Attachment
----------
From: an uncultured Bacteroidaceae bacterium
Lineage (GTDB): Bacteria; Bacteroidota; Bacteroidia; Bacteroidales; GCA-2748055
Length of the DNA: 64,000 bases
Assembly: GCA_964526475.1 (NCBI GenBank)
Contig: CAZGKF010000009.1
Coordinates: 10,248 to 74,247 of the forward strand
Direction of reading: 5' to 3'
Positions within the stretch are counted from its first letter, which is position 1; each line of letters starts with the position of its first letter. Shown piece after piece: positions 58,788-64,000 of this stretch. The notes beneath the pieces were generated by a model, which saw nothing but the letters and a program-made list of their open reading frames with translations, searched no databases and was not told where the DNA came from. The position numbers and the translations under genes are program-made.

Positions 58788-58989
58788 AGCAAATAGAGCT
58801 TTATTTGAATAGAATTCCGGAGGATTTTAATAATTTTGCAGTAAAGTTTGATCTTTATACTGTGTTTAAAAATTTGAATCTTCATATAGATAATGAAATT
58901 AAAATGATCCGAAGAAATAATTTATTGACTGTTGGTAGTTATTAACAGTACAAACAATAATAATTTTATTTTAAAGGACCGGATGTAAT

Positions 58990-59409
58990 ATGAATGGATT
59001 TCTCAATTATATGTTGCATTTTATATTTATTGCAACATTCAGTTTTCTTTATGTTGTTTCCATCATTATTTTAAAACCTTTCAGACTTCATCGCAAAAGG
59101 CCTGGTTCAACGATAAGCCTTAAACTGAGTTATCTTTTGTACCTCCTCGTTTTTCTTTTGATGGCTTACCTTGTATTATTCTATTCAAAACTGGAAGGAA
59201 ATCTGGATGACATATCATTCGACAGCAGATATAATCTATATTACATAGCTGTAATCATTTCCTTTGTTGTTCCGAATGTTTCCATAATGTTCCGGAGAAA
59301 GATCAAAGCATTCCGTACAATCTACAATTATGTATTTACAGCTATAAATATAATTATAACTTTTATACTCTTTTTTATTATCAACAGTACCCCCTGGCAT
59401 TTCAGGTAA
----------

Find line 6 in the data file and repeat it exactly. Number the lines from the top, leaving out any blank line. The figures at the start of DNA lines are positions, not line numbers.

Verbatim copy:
Coordinates: 10,248 to 74,247 of the forward strand